info graphicBy Kaitlyn Neath
Canadians ages 18-34 spend an average of almost 5 hours per day online. That’s a lot of time – nearly 20% of a person’s life. Despite this, we still seem to have a problem discerning whether what happens on the internet is “real” or not. This is probably largely due to the fact that it is incredibly easy to fake just about anything online. A person can fabricate just about anything from fake news, to an entire persona. But assuming the internet isn’t a real place can have very real and dangerous consequences for those who experience cyber violence. After all, we do a lot of real things online, like shopping, banking, and even forming romantic relationships. So why is it so hard to see online abuse as more than just words?

avalonsoldIt's been Chaise Lounge and Tuscany's and the Avalon Jazz Lounge, but it has been empty for the past two years.  Now there is a SOLD sign in the window of the 9th Street East venue with its rooftop patio unique in downtown.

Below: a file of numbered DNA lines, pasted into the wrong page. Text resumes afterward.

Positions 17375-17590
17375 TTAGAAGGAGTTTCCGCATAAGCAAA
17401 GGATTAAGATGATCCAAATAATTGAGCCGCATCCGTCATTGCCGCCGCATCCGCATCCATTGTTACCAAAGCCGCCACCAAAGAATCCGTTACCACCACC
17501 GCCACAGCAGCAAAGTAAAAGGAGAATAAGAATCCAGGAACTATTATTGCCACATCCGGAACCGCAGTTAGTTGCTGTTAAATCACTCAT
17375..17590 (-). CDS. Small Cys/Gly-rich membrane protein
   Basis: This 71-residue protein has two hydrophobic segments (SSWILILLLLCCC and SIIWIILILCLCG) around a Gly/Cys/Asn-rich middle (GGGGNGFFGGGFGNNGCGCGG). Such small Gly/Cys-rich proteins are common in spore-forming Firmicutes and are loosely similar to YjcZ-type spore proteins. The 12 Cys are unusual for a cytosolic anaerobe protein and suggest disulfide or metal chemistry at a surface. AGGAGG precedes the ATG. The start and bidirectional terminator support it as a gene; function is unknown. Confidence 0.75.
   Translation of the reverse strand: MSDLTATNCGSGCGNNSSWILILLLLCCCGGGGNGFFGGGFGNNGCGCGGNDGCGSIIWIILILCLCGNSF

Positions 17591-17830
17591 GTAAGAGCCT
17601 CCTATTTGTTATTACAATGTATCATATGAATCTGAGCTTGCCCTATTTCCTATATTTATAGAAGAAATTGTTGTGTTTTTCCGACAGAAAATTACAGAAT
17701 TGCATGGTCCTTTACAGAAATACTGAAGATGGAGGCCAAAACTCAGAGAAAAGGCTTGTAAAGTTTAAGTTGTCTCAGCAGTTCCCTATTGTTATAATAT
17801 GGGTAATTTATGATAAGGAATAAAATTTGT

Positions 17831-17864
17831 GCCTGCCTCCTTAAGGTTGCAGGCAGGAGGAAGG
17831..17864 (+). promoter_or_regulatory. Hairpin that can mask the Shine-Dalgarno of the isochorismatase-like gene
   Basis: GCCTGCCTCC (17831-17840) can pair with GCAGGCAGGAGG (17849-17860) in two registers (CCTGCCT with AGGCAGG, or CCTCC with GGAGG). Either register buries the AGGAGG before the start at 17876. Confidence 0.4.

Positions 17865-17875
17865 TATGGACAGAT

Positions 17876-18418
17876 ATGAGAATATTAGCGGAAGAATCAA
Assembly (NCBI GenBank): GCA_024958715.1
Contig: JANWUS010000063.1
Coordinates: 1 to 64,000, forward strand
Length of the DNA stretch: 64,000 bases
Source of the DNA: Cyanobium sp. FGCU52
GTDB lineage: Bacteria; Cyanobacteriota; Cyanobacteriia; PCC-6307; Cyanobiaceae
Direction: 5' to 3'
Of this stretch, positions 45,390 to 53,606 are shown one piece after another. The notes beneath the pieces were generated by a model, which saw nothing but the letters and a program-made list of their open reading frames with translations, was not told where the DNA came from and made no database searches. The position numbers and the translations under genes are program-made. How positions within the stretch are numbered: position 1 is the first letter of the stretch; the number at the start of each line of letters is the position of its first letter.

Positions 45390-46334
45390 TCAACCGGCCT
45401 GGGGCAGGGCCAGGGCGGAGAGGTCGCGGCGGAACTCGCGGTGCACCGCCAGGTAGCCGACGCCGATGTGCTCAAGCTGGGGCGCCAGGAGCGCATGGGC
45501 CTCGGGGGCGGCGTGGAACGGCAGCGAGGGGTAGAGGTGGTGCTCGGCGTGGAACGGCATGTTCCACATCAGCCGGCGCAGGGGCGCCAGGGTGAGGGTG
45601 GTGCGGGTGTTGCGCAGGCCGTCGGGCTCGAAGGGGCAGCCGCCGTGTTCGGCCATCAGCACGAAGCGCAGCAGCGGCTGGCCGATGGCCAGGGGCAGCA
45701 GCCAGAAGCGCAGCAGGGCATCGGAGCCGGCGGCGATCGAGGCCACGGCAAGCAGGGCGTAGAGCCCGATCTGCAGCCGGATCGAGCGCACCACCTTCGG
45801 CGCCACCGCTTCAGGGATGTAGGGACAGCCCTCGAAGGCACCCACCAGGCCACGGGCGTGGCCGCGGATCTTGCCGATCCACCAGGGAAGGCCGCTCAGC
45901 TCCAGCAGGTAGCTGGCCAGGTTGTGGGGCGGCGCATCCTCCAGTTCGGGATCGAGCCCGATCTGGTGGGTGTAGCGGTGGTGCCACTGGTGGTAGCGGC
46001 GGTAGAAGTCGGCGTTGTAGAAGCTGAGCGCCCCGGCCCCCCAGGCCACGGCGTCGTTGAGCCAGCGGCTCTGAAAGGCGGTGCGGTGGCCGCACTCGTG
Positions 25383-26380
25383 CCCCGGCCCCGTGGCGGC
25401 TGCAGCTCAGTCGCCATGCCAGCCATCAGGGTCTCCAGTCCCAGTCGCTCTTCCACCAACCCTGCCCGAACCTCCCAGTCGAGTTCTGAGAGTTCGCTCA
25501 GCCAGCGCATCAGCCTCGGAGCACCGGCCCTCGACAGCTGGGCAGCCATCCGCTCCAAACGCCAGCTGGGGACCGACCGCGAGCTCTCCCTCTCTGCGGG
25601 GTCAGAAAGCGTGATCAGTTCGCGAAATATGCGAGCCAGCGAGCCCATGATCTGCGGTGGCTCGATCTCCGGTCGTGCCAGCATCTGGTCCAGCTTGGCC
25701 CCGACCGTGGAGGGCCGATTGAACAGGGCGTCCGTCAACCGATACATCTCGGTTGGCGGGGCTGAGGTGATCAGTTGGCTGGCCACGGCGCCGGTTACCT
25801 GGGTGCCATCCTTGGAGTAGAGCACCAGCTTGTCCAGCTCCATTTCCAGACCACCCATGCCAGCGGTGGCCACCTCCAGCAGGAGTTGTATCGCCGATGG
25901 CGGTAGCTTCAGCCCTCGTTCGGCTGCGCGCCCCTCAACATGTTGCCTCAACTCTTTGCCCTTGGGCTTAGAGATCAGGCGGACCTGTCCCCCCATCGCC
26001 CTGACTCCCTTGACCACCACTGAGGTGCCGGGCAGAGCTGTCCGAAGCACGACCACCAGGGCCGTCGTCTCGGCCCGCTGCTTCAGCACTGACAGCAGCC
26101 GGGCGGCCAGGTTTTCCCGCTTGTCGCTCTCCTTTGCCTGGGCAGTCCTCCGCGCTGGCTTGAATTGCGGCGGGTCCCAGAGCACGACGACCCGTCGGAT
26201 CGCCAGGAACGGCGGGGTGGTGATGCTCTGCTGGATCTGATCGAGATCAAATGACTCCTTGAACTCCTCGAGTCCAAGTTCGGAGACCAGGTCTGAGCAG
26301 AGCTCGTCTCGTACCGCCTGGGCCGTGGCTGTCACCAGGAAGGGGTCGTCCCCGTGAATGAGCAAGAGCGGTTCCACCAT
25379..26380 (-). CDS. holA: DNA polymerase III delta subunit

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IDPD logo EN VERTIf we asked the question “what are you able to do”, what would you say? The odds are that no two readers would respond with exactly the same list. There are so many possible answers. If we flipped the question to ask “what are you not able to do” the numbers of examples would be equally large. You might

bookHuman beings learn by example. The stories that we’re told as children, through the media, and from our friends and family shape our perspectives on the world. From the earliest ages the characters and relationships we see have the power to profoundly influence our lives because they shape our ideas of what is possible. Stories are like the menu to life, suggesting what we can or




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